And if they're going to parrot you anyway, you might as well give them something good to imitate.


April 17, 2016

Why I Don't Want My Daughter to be Like Me


As parents, our job is to make as many mistakes as possible, so we can learn from them and pass that knowledge on to our offspring.

We want the best for our kids, and sometimes that means knowing what in ourselves we don't want them to be.

When I can, I try to ask myself this question before taking an action: Would I want my daughter doing this? Kids learn by example. You can tell them "do as I say not as I do" until you're blue in the face but they're clever. If mom can do it, why can't I?

In the 2 years since Babs has come to be, I've identified several more traits than I thought I'd be able to that I don't want her exhibiting.

1. Woefully Inadequate Anger Management

Note to self: next time I want to slap some sense into Mr. Go, take a breath and ask: would I want my daughter feeling and acting this way?

2. Oblivious Accidental Selfishness

Stay present in each moment, Babs. Whatever's got you wrapped up in your head isn't as important as the here and the who in the now.

3. Serious Face

Not only do I have a literal Serious Face that shows up when I'm lost in my head-- squinting, brows down, lips tight-- I take myself way too seriously. You only live once; it'll be loads more fun if you can laugh at yourself and your mistakes. Because there will be a lot of them.

4. Get Out Of Your Basket

When something is new and different, historically I haven't been terribly open to it. I'm a recovering Excusahol. Life will be richer and more exciting if you take chances, have experiences and get out of that safe, comfortable basket.

It's easier to give this advice than to live it, but if there's anyone I could do it for, it's my daughter. Yeah, you should want to better yourself for yourself, but sometimes that's not enough. And I've found that having a kid is the strongest motivator there is.

You've gotta start somewhere, and there's no better time than the present.

April 1, 2016

Babs Turns 2

Throwing a toddler birthday party doesn't have to be a wild affair. I know, you only turn 2 once, and she gets SO excited by NEW things.


But on the other hand, a $1 package of balloons and a visit from Gamma is all this girl would've needed to have had the best day of her life so far.

So maybe we overdid it a little.



Someday we'll learn. You don't need a gigantic pile of birthday presents wrapped in wasteful (albeit festive) Disney Princess paper to have a good time. Alas, today was not that day.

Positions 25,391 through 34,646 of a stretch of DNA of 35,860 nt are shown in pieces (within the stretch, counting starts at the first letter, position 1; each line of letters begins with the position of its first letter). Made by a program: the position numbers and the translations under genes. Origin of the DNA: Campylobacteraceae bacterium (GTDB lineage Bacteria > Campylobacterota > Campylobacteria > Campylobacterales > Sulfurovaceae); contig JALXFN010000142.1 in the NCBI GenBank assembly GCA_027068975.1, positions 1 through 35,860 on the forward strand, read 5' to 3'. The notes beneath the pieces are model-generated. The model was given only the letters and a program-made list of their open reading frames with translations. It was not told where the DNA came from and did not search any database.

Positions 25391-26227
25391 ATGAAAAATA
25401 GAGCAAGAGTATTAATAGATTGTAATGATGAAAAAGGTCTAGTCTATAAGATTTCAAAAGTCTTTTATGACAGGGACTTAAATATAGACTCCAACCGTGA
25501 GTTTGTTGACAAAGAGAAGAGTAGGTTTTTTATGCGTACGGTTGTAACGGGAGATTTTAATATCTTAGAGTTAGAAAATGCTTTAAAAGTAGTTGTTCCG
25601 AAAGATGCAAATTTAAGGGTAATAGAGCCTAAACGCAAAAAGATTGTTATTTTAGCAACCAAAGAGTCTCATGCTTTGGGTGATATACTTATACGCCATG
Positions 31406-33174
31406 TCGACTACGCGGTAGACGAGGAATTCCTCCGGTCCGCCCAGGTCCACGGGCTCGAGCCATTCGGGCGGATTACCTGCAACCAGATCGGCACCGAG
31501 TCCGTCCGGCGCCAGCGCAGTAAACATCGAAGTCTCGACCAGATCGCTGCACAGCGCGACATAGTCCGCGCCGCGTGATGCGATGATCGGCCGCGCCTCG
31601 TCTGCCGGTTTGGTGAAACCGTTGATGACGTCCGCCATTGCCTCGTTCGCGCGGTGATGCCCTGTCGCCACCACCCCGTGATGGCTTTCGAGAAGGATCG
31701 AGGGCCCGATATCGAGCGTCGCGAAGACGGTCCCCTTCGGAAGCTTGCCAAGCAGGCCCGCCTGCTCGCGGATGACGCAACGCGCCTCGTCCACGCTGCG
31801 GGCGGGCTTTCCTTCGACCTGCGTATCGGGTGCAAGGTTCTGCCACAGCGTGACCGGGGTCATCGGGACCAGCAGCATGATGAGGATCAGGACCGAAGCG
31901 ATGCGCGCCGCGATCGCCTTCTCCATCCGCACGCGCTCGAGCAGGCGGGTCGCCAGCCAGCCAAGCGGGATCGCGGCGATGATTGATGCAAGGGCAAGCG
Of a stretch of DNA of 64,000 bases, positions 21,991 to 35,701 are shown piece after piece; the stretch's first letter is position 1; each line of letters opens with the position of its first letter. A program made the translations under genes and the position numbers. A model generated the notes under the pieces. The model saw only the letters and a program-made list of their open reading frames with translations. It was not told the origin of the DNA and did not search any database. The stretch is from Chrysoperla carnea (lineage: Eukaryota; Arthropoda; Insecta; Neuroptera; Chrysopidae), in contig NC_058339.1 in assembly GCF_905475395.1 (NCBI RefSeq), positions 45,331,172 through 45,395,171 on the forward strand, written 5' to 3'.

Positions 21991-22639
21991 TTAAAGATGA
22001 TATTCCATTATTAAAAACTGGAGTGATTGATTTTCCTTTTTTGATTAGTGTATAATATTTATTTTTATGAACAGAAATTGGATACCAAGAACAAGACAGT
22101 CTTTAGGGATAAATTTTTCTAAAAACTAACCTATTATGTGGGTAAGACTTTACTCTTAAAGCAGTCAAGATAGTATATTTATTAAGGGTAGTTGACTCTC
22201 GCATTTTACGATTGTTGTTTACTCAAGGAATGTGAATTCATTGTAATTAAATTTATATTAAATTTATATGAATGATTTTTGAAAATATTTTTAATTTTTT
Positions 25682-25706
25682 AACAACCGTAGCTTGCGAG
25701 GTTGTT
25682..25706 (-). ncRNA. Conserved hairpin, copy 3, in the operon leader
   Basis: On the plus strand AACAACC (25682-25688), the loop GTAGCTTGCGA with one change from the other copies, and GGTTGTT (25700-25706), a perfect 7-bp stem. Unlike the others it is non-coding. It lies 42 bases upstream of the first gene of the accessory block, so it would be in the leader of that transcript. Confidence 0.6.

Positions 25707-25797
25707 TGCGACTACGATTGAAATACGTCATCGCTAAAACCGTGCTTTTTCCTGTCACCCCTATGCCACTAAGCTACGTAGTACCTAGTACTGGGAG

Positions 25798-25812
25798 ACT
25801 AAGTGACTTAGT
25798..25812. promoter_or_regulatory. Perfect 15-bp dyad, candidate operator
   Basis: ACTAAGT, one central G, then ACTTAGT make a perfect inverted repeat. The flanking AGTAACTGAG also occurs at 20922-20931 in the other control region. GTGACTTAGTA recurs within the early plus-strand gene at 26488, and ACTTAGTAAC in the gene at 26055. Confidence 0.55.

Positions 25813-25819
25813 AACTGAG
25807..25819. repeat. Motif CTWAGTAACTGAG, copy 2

But it sure was FUN! (Probably just as much, if not more, fun for us to watch her as for her to open gifts and play.)

Gamma and Gampa, Babs' former Nanny and her Fiancee and two honorary Uncles were there to celebrate 2 years of sleepless terror joyful life. We had snacks, visited, watched Babs open presents and then play with them. I FaceTimed in my folks (who had to miss the event due to my mom's cracked tibia). We sang Happy Birthday (now Babs' favorite song) and Mom helped her blow out her 2 candles.


These Paleo Cupcakes were DE-licious. I added literally one drop of red food coloring to the frosting (ivory from the coconut sugar) and it turned out a pretty dusty pink. I was pleased. Mr. Go and I were still easing out of our Ketogenic diet cycle, so it was the best thing I had ever tasted in my whole life ever.

We'd created an Amazon wish list for the Grandparents so we could carefully curate Babs' toy stock. It didn't help much. My mom loves wrapping lots of tiny things, so we still got clothes and such. Which is fine, since Christmas taught Babs the joy of tearing off paper to reveal something new.

Here are the items that were on our wish list:

Rad Batman Quad
Swing (or as Babs calls it, Pinger. Why? No fricken clue, but I laugh every time.)
Tunnel
Corduroy Bear
Bubbles

Those specific bubbles were not purchased for us, but I wanted them SO bad, and let me tell you why. The library uses them at the end of every story time and the bubbles hang in the air FOREVER. A+ bubbles are hard to find.

Pinger, mama. Pinger.
A good time was had by all, especially my girl. The day was a thorough and wild success, and I'm already looking forward to the next one, while at the same time hoping it never comes.

Stay little, my sweet girl. But also grow up so you can wipe your own ass, 'cause that one's getting a bit tired.